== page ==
Ask Lafeber


December 17, 2021

Moluccan FDB

I adopted a female Moluccan “Crystal”, last year from an elderly lady who was a backyard breeder. Crystal had never been inside a home and never had anything but a couple pieces of 2×4 in her small cage before she came to live with me. I have provided her with a large cage, lots of toys and attention, but she started self mutilating a couple months after I brought her home and I don’t know how to stop it. She is afraid of everything, what can I do for her and is witch hazel safe to use on her wound?



You definitely need to take Crystal to an Avian Vet to have her checked out. Feather destructive behavior that also includes mutilating the body and causing wounds is typically both a medical and behavioral issue. Do not try home remedies on her. Cockatoos are a powder down bird, and using something topical can damage her feathers and powder or be toxic to her. She needs to be seen by a Vet for bloodwork and to have the wound cleaned and tested, The Vet may also do a skin biopsy. She most likely has some type of skin infection. She could have internal or external parasites because she lived outdoors.

As for the behavior aspect, this is a bird who lived outside and has been moved indoors. She had a small barren cage, and now she has a huge cage filled with toys. While these are upgrades, all she knows is her life was turned upside down over night. You say everything scares her, so moving, getting a big cage and then a lot of toys are all very scary. If she is playing with the toys, then that is great. But if she isn’t touching them, then they are part of the problem. Take all but one toy out of the cage, and hang that toy on the side of the cage, below her eye level. She has all these scary things dangling above her. She is a prey animal, so anything coming from above her could be a predator trying to catch her. Put the cage where it is not close to a door or a hallway. She needs to see you approaching before you reach her cage. To have someone suddenly show up from a hallway or through a door is another scary thing. The back of her cage should be against a wall – not close enough for her to chew it but enough so nothing can get behind her. Ideally the cage could be in a corner. If you don’t have a corner, then cover part of her cage, so if she wants to hide, she can. It might be best for her not to be where she can look out a window, because people and pets and wild birds outside can be scary. Look at everything through her eyes, and remove anything scary. Give her time to get settled in and to understand this is her new, better life.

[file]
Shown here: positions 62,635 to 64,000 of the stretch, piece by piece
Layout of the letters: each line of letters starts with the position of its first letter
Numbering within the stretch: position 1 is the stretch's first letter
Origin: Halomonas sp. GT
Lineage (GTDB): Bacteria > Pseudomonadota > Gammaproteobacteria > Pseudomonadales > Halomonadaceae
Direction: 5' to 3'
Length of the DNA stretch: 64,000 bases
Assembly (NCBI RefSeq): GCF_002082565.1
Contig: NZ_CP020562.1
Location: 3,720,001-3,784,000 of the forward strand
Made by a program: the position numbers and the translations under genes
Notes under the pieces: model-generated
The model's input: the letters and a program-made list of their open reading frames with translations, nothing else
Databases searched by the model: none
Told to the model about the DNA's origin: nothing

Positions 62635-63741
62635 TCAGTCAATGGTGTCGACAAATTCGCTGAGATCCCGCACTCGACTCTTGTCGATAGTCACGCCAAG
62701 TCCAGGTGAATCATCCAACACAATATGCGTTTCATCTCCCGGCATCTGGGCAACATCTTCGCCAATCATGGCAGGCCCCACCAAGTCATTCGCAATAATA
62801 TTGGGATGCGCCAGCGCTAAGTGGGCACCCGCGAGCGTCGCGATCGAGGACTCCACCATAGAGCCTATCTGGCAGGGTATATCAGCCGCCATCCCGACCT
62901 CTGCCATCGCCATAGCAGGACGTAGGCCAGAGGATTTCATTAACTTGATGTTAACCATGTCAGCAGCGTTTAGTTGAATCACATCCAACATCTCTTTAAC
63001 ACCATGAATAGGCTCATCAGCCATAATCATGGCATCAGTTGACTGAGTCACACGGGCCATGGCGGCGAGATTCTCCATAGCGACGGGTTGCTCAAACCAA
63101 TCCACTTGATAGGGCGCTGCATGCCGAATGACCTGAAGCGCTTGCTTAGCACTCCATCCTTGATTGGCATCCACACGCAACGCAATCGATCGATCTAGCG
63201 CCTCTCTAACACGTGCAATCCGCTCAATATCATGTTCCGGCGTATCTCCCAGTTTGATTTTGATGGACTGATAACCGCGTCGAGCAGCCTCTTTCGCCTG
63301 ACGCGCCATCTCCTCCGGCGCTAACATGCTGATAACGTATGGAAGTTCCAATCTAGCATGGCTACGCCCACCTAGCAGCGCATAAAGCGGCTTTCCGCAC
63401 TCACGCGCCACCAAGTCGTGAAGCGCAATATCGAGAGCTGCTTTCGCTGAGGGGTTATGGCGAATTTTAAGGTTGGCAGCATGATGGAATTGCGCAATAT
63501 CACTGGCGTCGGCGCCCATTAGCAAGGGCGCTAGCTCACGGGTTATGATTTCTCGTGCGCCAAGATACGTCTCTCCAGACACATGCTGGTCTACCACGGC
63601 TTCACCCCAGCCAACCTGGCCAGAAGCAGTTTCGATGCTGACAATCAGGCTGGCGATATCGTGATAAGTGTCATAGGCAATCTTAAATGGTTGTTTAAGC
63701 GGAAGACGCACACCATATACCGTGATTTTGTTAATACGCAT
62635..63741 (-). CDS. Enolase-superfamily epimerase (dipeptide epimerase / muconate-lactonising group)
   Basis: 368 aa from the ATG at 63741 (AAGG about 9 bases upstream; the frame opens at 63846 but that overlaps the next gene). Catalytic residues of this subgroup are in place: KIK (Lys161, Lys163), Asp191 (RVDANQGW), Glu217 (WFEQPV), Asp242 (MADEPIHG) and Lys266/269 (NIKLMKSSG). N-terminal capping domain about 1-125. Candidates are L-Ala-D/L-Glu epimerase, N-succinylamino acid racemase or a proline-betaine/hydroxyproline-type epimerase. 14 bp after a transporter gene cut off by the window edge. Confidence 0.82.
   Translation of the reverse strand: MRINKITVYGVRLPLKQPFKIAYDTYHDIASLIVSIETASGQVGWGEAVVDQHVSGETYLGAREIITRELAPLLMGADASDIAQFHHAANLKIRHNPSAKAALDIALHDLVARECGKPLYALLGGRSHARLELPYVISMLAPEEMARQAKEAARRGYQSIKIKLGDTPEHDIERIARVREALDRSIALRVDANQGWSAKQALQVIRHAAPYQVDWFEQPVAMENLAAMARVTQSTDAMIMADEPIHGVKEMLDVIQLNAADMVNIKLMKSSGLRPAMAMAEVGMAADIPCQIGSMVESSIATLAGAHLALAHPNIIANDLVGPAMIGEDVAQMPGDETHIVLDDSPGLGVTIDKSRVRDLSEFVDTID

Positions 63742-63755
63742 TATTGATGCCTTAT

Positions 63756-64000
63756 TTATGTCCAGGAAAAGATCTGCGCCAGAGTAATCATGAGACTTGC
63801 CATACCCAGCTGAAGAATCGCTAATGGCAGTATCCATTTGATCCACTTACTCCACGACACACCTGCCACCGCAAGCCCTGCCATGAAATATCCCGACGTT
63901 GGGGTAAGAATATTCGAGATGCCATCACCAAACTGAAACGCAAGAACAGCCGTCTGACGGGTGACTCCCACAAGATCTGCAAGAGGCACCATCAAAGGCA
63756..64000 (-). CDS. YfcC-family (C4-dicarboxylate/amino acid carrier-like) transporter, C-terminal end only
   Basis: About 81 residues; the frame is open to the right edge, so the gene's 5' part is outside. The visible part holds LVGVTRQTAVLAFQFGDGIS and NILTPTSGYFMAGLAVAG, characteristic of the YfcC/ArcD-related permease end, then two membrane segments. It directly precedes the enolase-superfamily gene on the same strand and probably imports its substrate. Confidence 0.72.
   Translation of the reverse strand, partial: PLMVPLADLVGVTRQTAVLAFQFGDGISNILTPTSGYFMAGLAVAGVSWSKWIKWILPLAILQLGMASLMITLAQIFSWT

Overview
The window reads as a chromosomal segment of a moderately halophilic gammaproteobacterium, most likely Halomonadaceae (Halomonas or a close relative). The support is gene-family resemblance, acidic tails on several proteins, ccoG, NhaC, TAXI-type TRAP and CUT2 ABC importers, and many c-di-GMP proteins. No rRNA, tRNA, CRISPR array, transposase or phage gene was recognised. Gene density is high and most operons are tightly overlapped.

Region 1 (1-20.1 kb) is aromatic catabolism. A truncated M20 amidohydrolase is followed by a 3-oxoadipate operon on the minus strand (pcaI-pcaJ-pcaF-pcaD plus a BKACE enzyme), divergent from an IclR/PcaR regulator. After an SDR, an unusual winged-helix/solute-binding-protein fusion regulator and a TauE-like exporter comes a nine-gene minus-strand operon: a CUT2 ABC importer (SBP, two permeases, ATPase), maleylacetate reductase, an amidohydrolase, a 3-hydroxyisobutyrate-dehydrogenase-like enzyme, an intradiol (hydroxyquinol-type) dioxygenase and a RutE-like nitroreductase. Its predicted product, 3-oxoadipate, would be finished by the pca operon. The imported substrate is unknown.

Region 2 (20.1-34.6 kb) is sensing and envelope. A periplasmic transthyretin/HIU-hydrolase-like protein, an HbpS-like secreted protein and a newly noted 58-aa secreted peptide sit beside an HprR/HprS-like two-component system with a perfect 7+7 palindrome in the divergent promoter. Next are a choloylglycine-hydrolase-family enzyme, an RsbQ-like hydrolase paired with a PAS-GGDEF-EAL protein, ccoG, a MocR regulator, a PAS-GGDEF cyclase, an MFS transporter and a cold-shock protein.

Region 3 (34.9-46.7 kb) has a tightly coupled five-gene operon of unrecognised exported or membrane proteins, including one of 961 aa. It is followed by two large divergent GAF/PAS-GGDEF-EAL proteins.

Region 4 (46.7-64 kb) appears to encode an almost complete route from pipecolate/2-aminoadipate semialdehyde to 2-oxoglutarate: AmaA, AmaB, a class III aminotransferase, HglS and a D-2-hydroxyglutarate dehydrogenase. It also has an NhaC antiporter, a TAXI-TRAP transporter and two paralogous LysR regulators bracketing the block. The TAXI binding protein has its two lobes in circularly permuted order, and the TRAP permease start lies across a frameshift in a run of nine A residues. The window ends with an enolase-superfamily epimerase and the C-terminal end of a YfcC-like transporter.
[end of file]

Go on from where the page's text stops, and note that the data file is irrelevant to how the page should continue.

She needs both the Vet visit and the attention to her behavior in order to heal. Getting her treated will make her feel better, and when she feels better, she will be more secure and open to new things.

Thank you for asking Lafeber,


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